Knitting in the round is something more than the basics but not a difficult task. Once you learn it with the circular needles, there is hardly any possibility that you may go back to regular flat needles.
Things that sit flat like for scarves, blankets or coasters are perfect for knitting on two needles. To knit a pair of socks or a hat or mittens you have to knit in the round and seamless as they are circular shaped. In order to knit any of these things, you should use circular needles. Obviously, you can also knit flat with the circular needles without joining the round.
A circular needle is attached to a flexible cable, and another needle is attached to that cable. They come in different lengths. If the cable is too long your item, you will not be able to work properly on the project.
If you want to make a hat, you should take a 16 inch needle. From one tip all the way to another tip, it is 16 inches long. This needle is perfect for knitting hats. A hat generally measures from 17-21 inches. You have to use needles that are smaller in circumference than the finished project.
Needle size is generally recommended in a pattern but if you are not following a pattern, you can check your yarn label where you can get recommendation about it.
If you are using a pattern that calls for a pair of US size straight knitting needles, you could use US size circular needles instead as needle sizes are the same for straight and circular needles.
How to knit
Get a slip knot
At first, you need to determine how much yarn you will need to make your project. Figure out the point where you want your cast on, make a slip knot. First, make a loop with your yarn. Take yarn in your two hands, bring your hands together and make a loop with your middle and index finger. Then take your strand of yarn and bring it behind the loop so it divides your first loop in half. Then with your finger pick out that strands from your loop and pull it out to tighten the knot.
Take your needle and put it into the slip knot.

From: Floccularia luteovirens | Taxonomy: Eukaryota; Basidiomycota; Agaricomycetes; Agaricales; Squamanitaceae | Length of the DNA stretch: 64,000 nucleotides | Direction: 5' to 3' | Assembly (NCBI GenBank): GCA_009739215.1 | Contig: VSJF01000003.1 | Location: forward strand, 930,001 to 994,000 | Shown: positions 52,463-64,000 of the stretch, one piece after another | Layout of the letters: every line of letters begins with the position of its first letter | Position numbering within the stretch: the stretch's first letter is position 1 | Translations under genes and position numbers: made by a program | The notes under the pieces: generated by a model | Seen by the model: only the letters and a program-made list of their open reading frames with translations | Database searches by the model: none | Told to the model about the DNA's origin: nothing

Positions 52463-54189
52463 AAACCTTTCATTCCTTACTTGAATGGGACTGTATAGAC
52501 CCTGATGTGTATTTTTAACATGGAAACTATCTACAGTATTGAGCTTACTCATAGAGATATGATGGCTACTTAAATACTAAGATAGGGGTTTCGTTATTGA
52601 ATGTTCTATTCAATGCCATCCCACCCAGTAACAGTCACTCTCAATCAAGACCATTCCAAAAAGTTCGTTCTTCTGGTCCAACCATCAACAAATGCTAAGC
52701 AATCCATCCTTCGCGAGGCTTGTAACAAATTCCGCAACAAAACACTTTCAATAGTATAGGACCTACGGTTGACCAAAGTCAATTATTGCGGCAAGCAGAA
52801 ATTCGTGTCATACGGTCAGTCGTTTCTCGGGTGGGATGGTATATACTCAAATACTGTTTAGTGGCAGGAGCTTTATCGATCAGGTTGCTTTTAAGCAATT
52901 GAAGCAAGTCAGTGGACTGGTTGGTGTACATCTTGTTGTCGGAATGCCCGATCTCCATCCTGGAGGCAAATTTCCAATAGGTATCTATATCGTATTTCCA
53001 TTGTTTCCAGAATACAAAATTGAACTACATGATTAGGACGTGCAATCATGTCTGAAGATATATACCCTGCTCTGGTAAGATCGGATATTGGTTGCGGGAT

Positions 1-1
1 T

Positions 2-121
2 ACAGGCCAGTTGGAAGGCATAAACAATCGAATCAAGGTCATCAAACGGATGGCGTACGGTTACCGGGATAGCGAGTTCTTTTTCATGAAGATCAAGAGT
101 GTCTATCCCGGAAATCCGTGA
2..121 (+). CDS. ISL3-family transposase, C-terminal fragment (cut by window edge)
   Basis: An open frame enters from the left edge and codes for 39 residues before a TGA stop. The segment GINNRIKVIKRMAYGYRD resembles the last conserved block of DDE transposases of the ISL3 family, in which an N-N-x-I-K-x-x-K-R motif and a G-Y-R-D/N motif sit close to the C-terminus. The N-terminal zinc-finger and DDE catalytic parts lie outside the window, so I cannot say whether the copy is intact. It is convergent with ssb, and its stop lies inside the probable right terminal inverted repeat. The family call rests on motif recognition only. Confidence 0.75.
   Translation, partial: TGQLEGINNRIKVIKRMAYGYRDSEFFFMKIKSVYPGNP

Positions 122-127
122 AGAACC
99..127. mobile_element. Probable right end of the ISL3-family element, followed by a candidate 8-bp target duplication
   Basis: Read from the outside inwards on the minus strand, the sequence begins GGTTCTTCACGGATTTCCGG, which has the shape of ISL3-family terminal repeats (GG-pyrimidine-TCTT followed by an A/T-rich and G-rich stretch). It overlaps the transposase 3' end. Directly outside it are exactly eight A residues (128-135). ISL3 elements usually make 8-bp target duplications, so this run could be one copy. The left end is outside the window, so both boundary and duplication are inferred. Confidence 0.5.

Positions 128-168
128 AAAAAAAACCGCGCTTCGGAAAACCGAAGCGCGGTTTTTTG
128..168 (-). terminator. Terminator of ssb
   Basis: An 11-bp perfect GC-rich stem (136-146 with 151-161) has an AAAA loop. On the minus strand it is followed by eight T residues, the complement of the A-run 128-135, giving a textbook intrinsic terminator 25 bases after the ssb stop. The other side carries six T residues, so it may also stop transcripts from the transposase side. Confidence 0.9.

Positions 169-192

Now the slip knot is sitting on your needle. Now grab the two strands of yarn and pull them so that the slip knot tightens around your needle.
The slip knot will count as your first cast on stitch.
Cast on some stitches
At first, you have to cast on some stitches into your circular needle as you do with your regular straight needles. If you knit a hat, you have to cast on about 90 stitches or so. If you follow a pattern, that will tell you how many stitches you have to cast on.
Hold the two needles with your two hands. The slip knot should be on your right hand needle. Take your finger and put it down on the slip knot. The slip knot should not roll much when you cast on. Loop the yarn around the left hand needle. Pass the right hand needle into it, yarn over for the second time, and with the right hand, needle pulls the new yarn through the loop on the left hand needle.
When you are done with casting on your stitches, your stitches will spread over your circular needle and you are ready to join in the round.
Make sure that your stitches are not twisted
Before you do that, it is important to make sure that your stitches are not twisted. If you look closely at your stitches, you can see that there is a kind of a raised braided section on your stitches. The rest of the stitches wrap around the needle.
You have to make sure that the raised area is all facing the same direction across all of the stitches ( that the edge of the knitting is in the middle of the circle).
Once you are sure that all stitches are facing in one direction i.e facing inward, you can join in the round.
But, if your stitches are twisted, the braided raised section is facing outward somewhere, you beed to untwist that. Untwist that area so that all the stitches are facing the same direction.